Molecular analysis suggests that the hexapods diverged from their sister group, the Anostraca (fairy shrimps), at around the start of the Silurian period 440  million years ago, coinciding with the appearance of vascular plants on land. [32]

The cladogram below follows the work of Bernhard Misof et al. (2014) [33] and shows the relationships between the extant orders of Hexapoda:
















































The following cladogram is given by Kjer et al. (2016): [34]


Collembola (springtails)

Protura (coneheads)

Diplura (two-pronged bristletails)


Archaeognatha (jumping bristletails)

Zygentoma (silverfish)

Pterygota (winged insects)

An incomplete possible insect fossil, Strudiella devonica, has been recovered from the Devonian period. This fossil may help to fill the arthropod gap from 385 million to 325 million years ago, [35] [36] although some researchers oppose this view and suggest that the fossil may instead represent a decomposed crustacean or other non-insect. [37]

Related Research Articles

<span class="mw-page-title-main">Diplura</span> Order of two-pronged bristletails

The order Diplura is one of three orders of non-insect hexapods within the class Entognatha. The name "diplura", or "two tails", refers to the characteristic pair of caudal appendages or filaments at the terminal end of the body.

<span class="mw-page-title-main">Protura</span> Order of arthropods

The Protura, or proturans, and sometimes nicknamed coneheads, are very small, soil-dwelling animals, so inconspicuous they were not noticed until the 20th century. The Protura constitute an order of hexapods that were previously regarded as insects, and sometimes treated as a class in their own right.

<span class="mw-page-title-main">Antenna (biology)</span> Paired appendages used for sensing in arthropods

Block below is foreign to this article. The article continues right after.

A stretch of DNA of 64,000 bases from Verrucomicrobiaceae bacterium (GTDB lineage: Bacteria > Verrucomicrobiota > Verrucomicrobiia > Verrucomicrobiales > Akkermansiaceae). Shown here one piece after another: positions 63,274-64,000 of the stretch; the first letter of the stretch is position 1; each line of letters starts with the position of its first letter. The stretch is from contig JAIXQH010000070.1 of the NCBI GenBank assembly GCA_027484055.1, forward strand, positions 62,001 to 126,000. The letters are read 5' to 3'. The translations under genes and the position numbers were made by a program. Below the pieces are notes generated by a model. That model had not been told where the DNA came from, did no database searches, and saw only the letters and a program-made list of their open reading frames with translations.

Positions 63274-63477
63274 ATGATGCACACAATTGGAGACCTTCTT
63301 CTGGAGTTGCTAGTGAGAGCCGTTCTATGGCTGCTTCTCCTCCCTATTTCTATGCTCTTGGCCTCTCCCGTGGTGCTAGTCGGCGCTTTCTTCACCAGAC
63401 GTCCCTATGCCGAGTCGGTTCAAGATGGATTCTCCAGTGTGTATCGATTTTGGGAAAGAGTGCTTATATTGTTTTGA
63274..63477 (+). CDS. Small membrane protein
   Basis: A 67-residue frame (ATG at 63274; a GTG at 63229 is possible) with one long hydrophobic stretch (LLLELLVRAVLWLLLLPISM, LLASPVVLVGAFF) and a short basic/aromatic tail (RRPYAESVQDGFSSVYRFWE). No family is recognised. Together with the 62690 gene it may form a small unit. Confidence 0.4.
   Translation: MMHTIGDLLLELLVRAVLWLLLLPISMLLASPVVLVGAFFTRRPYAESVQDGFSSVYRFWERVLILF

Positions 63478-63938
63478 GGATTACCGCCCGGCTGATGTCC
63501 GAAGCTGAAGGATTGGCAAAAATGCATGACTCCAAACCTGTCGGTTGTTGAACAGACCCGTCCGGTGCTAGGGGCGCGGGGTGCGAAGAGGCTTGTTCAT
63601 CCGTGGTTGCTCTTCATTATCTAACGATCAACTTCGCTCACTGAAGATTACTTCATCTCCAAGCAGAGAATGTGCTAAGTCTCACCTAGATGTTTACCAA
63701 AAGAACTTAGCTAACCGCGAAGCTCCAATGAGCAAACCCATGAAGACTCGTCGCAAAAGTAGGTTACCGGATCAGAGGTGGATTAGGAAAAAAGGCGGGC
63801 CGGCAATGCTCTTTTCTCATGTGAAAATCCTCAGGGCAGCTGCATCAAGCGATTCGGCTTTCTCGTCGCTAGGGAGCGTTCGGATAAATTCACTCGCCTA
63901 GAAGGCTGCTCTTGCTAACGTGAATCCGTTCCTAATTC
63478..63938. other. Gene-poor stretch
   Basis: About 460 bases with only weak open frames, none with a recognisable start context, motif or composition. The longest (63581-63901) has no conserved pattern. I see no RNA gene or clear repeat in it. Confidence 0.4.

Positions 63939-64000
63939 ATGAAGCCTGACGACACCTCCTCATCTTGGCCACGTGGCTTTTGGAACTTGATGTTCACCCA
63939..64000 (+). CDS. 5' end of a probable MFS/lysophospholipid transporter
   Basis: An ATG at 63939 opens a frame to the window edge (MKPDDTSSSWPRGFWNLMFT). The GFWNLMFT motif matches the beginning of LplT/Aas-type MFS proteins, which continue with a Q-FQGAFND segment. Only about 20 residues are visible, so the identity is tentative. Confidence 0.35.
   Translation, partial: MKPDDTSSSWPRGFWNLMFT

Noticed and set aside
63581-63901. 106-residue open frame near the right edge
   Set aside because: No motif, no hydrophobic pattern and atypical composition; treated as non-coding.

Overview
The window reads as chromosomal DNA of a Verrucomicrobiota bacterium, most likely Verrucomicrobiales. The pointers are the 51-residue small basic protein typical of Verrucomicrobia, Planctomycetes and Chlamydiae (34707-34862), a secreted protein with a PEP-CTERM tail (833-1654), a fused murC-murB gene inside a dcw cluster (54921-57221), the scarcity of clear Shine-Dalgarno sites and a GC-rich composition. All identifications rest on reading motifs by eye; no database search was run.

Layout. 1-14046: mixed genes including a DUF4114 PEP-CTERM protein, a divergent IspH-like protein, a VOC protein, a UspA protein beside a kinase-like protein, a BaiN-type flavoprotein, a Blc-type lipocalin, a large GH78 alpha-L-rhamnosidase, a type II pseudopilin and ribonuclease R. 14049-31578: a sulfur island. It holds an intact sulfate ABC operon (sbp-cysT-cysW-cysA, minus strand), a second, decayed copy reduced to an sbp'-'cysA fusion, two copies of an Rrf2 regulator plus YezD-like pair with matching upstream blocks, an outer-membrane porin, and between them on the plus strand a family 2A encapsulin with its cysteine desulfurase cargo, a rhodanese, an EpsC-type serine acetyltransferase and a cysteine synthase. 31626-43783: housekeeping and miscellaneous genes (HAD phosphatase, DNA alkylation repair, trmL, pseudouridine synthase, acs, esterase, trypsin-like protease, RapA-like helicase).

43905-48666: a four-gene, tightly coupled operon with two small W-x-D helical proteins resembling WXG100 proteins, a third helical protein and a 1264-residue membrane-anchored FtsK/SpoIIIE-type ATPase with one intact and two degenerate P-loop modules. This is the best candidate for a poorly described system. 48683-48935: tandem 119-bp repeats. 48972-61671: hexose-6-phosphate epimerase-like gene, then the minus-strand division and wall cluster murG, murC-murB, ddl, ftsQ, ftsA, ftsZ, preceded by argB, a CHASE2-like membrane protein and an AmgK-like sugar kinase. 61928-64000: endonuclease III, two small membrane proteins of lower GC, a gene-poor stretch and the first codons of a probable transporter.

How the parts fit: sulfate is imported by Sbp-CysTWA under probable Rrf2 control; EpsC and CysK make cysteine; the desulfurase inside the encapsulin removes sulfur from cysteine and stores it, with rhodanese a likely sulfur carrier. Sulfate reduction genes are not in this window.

Antennae, sometimes referred to as "feelers", are paired appendages used for sensing in arthropods.

<span class="mw-page-title-main">Remipedia</span> Class of crustaceans

Remipedia is a class of blind crustaceans, closely related to hexapods, found in coastal aquifers which contain saline groundwater, with populations identified in almost every ocean basin so far explored, including in Australia, the Caribbean Sea, and the Atlantic Ocean. The first described remipede was the fossil Tesnusocaris goldichi. Since 1979, at least seventeen living species have been identified in subtropical regions around the world.

<span class="mw-page-title-main">Myriapoda</span> Subphylum of arthropods

Myriapods are the members of subphylum Myriapoda, containing arthropods such as millipedes and centipedes. The group contains about 13,000 species, all of them terrestrial.

Atelocerata is a proposed clade of arthropods that includes Hexapoda and Myriapoda, but excludes Crustacea and Chelicerata. The name is currently used interchangeably with Tracheata. or Uniramia sensu stricto. It is an extensive division of arthropods comprising all those that breathe by tracheae, as distinguished from Crustacea, which breathe by means of gills.

<span class="mw-page-title-main">Pancrustacea</span> Clade comprising all crustaceans and hexapods

Pancrustacea is the clade that comprises all crustaceans, including the cladistically included hexapods. This grouping is contrary to the Atelocerata hypothesis, in which Hexapoda and Myriapoda are sister taxa, and Crustacea are only more distantly related. As of 2010, the Pancrustacea taxon is considered well accepted, with most studies recovering Hexapoda within Crustacea. The clade has also been called Tetraconata, referring to having four cone cells in the ommatidia. This name is preferred by some scientists as a means of avoiding confusion with the use of "pan-" to indicate a clade that includes a crown group and all of its stem group representatives.

The arthropod leg is a form of jointed appendage of arthropods, usually used for walking. Many of the terms used for arthropod leg segments are of Latin origin, and may be confused with terms for bones: coxa, trochanter, femur, tibia, tarsus, ischium, metatarsus, carpus, dactylus, patella.

<span class="mw-page-title-main">Entognatha</span> Class of wingless and ametabolous arthropods

The Entognatha are a class of wingless and ametabolous arthropods, which, together with the insects, makes up the subphylum Hexapoda. Their mouthparts are entognathous, meaning that they are retracted within the head, unlike the insects. Entognatha are apterous, meaning that they lack wings. The class contains three orders: Collembola, Diplura and Protura. These three groups were historically united with the now-obsolete order Thysanura to form the class Apterygota, but it has since been recognized that the hexapodous condition of these animals has evolved independently from that of insects, and independently within each order. The orders might not be closely related, and Entognatha is now considered to be a polyphyletic group.